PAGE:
Bacteria, mould and viruses – because they can often spread easily and at lightning speed. For the greenhouse horticulture sector, a disease taking hold in the greenhouse is therefore often disastrous for the crop. But what exactly are the three most important spreaders of bacteria, mould and viruses in greenhouse horticulture?
As someone who runs a business in the greenhouse horticulture sector, you already know that you have to keep bacteria, mould and viruses outside your greenhouses at all costs. Because once they’re inside, they spread like lightning. Causing an enormous economic impact on your greenhouse horticulture business.
The three most important spreaders of disease in greenhouse horticulture are:
Spreading via employees and visitors
Employees and visitors to your greenhouse can be important spreaders of bacteria, mould and viruses. They can be easily brought inside on the hands, clothing and shoes. Employees go from plant to plant, causing a disease to spread quickly. So it’s important that people who enter the greenhouse are free from bacteria, mould and viruses. By installing a hygiene lock and ensuring that it is the only way to enter the greenhouse minimises the risk of infection through people. In addition to washing and disinfecting the hands and the soles of shoes, total preference is given to employees and visitors changing all their clothes before they enter the greenhouse. Wearing gloves while working is also advisable.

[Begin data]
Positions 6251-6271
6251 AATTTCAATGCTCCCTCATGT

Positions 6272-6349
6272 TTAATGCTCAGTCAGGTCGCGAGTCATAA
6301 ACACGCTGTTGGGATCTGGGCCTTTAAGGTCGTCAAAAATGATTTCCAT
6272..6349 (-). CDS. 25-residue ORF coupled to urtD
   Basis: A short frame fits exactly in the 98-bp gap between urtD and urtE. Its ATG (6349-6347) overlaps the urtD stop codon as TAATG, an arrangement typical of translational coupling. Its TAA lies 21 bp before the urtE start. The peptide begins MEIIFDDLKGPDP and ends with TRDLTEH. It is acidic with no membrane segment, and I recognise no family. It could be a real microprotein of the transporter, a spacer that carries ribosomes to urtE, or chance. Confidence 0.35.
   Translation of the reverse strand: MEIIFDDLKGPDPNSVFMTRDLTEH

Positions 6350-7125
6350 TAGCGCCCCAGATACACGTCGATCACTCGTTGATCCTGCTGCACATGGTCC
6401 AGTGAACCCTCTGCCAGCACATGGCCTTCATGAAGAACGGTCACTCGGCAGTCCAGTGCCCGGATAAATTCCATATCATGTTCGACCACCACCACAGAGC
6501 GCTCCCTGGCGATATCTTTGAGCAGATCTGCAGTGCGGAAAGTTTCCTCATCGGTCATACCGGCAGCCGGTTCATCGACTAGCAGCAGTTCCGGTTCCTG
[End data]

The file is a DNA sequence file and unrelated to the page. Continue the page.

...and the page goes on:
Infection via tools and means of transport
Viruses can often survive on dry materials and therefore be mechanically transmitted by them. Examples of this include infection via tools such as blades and shears and infection via packaging and means of transport such as crates and pallets. To guarantee that tools, crates and pallets are virus-free, these must be disinfected before they are taken into the greenhouse. This can be done by using crate, pallet and tool washers.
What is often forgotten is that forklift trucks can also spread viruses when they drive inside the greenhouse. These vehicles – and at any rate their wheels – should also be cleaned and disinfected, preferably by means of a disinfection bath. It is important to remember here that the bath must be periodically refreshed. Specifically, this means that the bath must be topped up with fresh disinfectant after a set number of transport movements.
Water as a source of infection
A substrate culture is used to grow crops. Water – often rainwater – plays an important role in this. It is obviously extremely important for this water to be clean. The water quality should therefore be regularly checked for the presence of bacteria, mould and viruses. Drainage water that is recirculated for re-use should be disinfected before it passes through the substrate culture again. This can be done with UV radiation, ozone or heat.
That water that is used to clean the greenhouses, for the crate and pallet washers, and for the hygiene lock should also be regularly checked.
The best protection for your crop is good hygiene. Elpress is pleased to offer you tools to get hygiene standards in your business right and keep them that way. So download our handy toolkit with a clear hygiene protocol and tips for good hand hygiene today.